Textpattern and iCal

5 May 2006

Today, you get a little how to for creating iCal compatible calendars from Textpattern. This is most useful if you use Textpattern to store events, and really useful if you use it to store gigs in, like The Rogers Sisters Website does. The following requires a bit of textpattern knowledge (of various txp: tags and the like), but I’m going to try and make it as clear as possible.

Just for a bit of background, the gigs on the Rogers Sisters site are stored as articles in a section called “gigs”, with the venue and place as the article title, any further description (like who’s supporting) in the body, and the gig date as the posted date.

Then to display the gigs you simply use an article_custom tag, with the date set to future like this:

<txp:article_custom form="gig" time="future" section="gigs" sortdir="asc" limit="25" />

Now, on to the calendar! To start with, the file format that iCal uses is called .ics, and is used by several other calendar programs so hopefully this should work with any .ics compatible program. The key piece of information that makes this all fairly straightforward is that .ics is a text based format, and a fairly simple one at that, so we can output a page from textpattern that complies to the .ics format, and can hence be used in iCal.

First, set up a new section in Textpattern (in presentation -> sections) – I called mine “gigcalendar”, and make it use a new blank page by creating a new page in the pages tab, and then setting the section to use it.

Next, copy the code below into the blank page (making sure you don’t have anything else, including any html, on the page):

X-WR-CALNAME:Gigs Calendar
PRODID:-//Apple Computer, Inc//iCal 1.5//EN
<txp:article_custom form="gigsicsitem" time="any" section="gigs" sortdir="asc" limit="10000"/>

Now, what this does it output the required .ics header and footer and then get the gigs we want to show up in the calendar (we’re after both past and future gigs, hence the
time=”any”), using the “gigsicsitem” article form, which is what outputs each event.

Next, go over to the forms tab and create a new article form (what I’ve called ‘gigsicsitem’), and past in the code below:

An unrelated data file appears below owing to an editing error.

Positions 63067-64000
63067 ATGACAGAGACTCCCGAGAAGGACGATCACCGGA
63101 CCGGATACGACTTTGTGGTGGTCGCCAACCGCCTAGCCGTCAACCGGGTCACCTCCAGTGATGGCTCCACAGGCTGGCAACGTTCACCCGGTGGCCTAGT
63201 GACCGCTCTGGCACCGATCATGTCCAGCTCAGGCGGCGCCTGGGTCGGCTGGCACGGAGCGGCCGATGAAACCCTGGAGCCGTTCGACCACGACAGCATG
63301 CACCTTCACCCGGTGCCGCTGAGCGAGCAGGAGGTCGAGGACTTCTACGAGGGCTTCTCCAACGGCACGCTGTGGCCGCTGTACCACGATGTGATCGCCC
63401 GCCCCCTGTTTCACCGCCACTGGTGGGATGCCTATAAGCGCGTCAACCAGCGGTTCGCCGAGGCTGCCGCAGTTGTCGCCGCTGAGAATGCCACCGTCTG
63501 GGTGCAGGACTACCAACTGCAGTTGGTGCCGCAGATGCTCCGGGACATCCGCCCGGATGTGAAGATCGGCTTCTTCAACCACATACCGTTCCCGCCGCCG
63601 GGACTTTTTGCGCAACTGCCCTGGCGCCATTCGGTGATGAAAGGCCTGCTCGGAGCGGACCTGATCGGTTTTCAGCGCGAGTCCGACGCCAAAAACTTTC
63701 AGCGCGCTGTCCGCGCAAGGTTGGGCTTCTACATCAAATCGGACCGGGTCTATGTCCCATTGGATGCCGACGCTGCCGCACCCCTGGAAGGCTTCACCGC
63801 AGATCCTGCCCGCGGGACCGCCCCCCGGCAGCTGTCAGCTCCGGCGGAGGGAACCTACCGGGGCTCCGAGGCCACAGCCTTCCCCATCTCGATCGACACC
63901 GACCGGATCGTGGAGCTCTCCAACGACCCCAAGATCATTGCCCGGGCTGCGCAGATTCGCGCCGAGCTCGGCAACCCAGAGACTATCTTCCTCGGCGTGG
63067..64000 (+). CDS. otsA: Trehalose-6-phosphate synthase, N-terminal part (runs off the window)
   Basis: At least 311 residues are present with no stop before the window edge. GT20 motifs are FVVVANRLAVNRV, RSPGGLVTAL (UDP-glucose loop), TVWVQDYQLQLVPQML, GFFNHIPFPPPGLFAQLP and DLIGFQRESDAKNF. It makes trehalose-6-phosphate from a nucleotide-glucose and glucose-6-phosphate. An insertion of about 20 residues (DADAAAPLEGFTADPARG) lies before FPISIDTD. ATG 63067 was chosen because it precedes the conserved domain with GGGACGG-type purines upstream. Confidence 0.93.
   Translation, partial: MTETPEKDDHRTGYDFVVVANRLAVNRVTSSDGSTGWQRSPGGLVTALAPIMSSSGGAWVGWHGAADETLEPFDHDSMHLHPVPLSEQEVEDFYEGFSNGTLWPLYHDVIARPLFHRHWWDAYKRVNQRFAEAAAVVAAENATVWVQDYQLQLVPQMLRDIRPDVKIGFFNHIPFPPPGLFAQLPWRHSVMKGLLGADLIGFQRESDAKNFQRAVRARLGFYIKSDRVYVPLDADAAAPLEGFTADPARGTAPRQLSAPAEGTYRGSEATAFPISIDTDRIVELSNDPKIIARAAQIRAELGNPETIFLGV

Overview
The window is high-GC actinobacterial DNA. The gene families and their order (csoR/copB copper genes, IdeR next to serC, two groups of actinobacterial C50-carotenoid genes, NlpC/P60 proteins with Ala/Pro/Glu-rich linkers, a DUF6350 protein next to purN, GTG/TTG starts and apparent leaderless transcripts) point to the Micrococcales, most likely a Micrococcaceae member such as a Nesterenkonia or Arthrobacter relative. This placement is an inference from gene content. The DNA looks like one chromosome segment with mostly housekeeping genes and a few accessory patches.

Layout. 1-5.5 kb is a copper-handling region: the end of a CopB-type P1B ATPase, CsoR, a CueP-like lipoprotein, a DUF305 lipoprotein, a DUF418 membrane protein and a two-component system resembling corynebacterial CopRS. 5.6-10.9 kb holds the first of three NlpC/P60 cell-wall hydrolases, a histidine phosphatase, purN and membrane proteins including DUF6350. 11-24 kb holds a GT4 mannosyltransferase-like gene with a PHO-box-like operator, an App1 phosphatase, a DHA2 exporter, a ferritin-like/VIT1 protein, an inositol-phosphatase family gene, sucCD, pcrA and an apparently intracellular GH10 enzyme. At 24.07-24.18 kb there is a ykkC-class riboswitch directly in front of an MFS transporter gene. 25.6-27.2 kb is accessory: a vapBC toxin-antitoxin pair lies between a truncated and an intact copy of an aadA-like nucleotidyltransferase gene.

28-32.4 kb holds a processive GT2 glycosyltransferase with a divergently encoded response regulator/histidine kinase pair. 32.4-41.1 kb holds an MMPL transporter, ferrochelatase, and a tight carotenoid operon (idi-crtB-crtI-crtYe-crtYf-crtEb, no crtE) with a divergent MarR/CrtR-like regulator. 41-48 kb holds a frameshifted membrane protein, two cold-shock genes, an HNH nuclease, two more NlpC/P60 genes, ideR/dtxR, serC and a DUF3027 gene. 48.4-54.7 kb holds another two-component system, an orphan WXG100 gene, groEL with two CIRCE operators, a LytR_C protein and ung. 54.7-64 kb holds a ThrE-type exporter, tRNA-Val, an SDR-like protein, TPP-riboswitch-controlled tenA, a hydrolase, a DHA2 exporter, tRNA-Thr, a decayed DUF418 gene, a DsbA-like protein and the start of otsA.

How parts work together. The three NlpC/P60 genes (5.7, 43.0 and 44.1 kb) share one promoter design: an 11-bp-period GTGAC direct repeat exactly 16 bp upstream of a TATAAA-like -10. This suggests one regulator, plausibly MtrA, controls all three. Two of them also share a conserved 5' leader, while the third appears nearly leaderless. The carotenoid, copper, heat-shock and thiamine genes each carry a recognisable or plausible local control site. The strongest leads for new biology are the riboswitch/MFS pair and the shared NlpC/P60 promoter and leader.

DTSTART:<txp:posted format="%Y%m%d" />T193000
DTEND:<txp:posted format="%Y%m%d" />T230000
SUMMARY:<txp:title />

This simply outputs each event in the correct formatting for .ics use. The DTSTART and DTEND are probably the only things that need explaining. These are the start and end times of the event, the first part of which is the date in yyyymmdd format, which we create using the “format” argument of the txp:posted tag. The second part is the exact time of the event (hence it starting with “T”). As we’re dealing with gigs, I’ve made some assumptions as most gigs start at 19:30ish and end at 23:00, so I’ve hard coded the times in. You could, however, quite easily use different formatting on the txp:posted tag to get the posted time as well. To make the end date you could always use a custom field as well, as textpattern only has one date field.

After you’ve done all that, your “gigscalendar” section should be outputting a valid .ics file, so simply take the url ( e.g. http://www.yoursite.com/gigscalendar ) and in iCal under the “Calendar” menu, click the “Subscribe…” menu item and enter the address.

That’s it! Hope this might be useful to someone out there…

Signup to receive the latest articles from de-online in your inbox:

Further reading:

Fake Hits

I remember having a conversation with a manager a few years back. It wasn’t an easy meeting. Throughout he was leaning forward in his seat, rocking slightly back and forth, his dissatisfaction with the situation physically manifesting with every sentence.

We’d already talked about the problem at length, tried several different...


When I started my career in music I worked in what was then known as the New Media department. “This new internet malarkey” we collectively thought “is probably something we should pay attention to. Let’s separate out the people that seem to understand what it is hope they don’t cause...

Music Stories

Last week a new band came in to play us their freshly delivered debut album. There is protocol in these situations. Everyone must sit in rapturous contemplation and laser focused attention. Heads must bob. Feet must tap. After every track you must make some gesture that indicates that, yes, that...

How to Survive 2017

Let’s take stock, shall we? By all accounts, the world has gone crazy. Not as bad as when it’s been really bad, but, you know, bad. Facts are dead. It is entirely possible that some people genuinely think up is actually down, and to say anything different is unpatriotic. In...


I was talking recently with someone I know who works at a music media company. I say “media company” both to be purposefully vague but also because I struggle to think of a better term that encompasses the merging worlds of distribution, retail and promotion.

Day in, day out, they get...